Chapter 1. Introduction.
1.1. A Revolution in the Study of Political Thought.
1.2. A Political Reading.Chapter 2. History as an Argument.
2.1. Death of Political Philosophy?.
2.2. The Defence of the Historian: Laslett and Pocock.
2.3. The 'historical' as a criterion.
2.4. The Politics of History.Chapter 3. Theories as Moves.
3.1. Intelligibility of Politics as Activity.
3.2. The Action Perspective on Political Thought.
3.3. Ideas and Concepts as Moves in Argument.
3.4. Conventions and intentions.
3.5. Legitimation of Action.
3.6. The Innovating Ideologist.
3.7. Linguistic Action and its Legitimation.Chapter 4. The Foundations: a History of Theory Politics.
4.1. Genres of Studying Political Thought.
4.2. Why "Foundations"?.
4.3. The Matrix of Questions.
4.4. Ideologies and Legitimation.
4.5. The Formation of the Concept of the State.
4.6. From the History of Ideas Towards a History of Concepts.
4.7. The Skinnerian Revolution.Chapter 5. Rethinking Political Liberty.
5.1. Liberty as a Contested Concept Par Excellence.
5.2. Revising the Conceptual History of Liberty.
5.3. Liberty of the City-Republics.
5.4. Machiavelli as a Philosopher of Liberty.
5.5. Hobbes on Natural Liberty and the Liberty of Subjects.
5.6. The Neo-roman Theorists: Liberty vs. Dependence.
5.7. Intervention in the Contemporary Debate.
5.8. A Profile on the History and Theory of Liberty.Chapter 6. From Philosophy to Rhetoric.
6.1. The Rise of Rhetoric.
6.2. Rhetorical Philosophy: Wittgenstein and Austin.
6.3. Skinner's Critique of Philosophy.
6.4. Rhetoric and Philosophy in Hobbes.
6.5. The rhetorical Culture of the Renaissance.
6.6. Rhetoric and the Critique of Philosophy.
6.7. Conceptual Change: from Speech Acts to Rhetoric.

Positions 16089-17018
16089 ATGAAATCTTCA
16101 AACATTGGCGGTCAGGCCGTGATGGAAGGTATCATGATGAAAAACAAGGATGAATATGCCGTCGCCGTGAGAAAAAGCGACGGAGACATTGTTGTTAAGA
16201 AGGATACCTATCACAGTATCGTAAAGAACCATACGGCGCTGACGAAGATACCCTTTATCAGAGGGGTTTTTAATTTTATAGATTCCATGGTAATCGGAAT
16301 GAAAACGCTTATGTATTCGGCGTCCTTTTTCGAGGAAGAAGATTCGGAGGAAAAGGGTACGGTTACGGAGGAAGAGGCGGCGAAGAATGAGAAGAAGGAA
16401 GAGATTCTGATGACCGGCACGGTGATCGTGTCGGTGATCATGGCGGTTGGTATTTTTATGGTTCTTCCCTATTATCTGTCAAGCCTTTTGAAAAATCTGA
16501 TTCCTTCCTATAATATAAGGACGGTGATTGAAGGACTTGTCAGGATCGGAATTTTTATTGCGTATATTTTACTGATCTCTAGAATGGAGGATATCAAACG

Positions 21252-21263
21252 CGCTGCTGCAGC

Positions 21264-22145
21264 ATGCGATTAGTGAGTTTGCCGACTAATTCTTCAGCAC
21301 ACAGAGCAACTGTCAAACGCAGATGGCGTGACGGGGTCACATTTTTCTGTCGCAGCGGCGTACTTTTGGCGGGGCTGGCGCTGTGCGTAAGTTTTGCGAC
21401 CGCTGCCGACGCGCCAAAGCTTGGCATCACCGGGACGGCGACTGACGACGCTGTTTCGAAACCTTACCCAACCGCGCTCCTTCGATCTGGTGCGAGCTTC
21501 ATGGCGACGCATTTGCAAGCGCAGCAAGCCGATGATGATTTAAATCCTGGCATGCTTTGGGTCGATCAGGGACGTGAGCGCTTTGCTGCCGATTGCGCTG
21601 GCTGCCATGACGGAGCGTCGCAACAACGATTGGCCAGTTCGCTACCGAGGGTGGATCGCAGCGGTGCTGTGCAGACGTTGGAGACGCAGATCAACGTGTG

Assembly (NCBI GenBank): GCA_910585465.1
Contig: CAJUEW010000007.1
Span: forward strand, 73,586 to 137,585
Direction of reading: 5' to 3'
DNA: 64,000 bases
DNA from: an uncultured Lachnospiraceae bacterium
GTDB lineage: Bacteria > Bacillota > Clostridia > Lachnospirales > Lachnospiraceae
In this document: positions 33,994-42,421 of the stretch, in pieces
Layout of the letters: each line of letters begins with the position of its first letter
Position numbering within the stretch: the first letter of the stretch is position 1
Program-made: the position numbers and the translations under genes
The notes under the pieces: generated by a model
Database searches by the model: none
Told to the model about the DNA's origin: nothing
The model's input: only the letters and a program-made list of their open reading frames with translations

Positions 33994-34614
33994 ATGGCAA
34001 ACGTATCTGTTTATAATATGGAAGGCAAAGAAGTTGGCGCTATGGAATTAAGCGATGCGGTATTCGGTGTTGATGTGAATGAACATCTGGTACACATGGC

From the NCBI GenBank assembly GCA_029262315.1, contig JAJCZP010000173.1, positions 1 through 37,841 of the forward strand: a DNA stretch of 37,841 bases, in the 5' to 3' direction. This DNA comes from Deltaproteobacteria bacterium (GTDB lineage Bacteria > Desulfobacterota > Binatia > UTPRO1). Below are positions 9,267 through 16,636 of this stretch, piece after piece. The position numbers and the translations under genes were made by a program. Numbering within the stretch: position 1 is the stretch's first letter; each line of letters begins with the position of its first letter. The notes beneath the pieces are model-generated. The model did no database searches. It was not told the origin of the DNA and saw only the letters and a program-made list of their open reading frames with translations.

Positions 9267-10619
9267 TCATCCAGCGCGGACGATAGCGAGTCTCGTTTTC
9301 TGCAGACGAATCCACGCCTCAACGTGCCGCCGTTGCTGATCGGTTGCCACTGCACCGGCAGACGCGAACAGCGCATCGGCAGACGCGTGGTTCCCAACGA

6.8. Skinner and Rhetoric Studies Today.Chapter 7. Quentin Skinner as a Contemporary Thinker.
7.1 The Intellectual Profile.
7.2. A vision of Time.
Kari Palonen, Professor of Political Science, University of Jyvaskyla, Finland
'Skinner and Palonen between them have explained, more deeply than
anyone, the relation between writing the history of political
thoughts and thinking about politics in history.' John Pocock,
Professor Emeritus, John Hopkins University
'Kari Palonen's impressive knowledge of twentieth-century European historiography creates an appropriately broad canvas for this fine study of the Cambridge contextual historian Quentin Skinner as a political theorist in the grand tradition. Palonen shows to what degree Skinner's projects belong to the world post Nietzsche and post Wittgenstein, which give priority to "life" and the "lived experience" over theory and scholastic history (or historicism). For the modern homo politicus no longer speaks " for eternity", but as a person of his/her own time. It is in this very special sense that context and text belong together: as the ground, and perhaps the only ground, against which human actions now have meaning'. Patricia Springborg, University of Sydney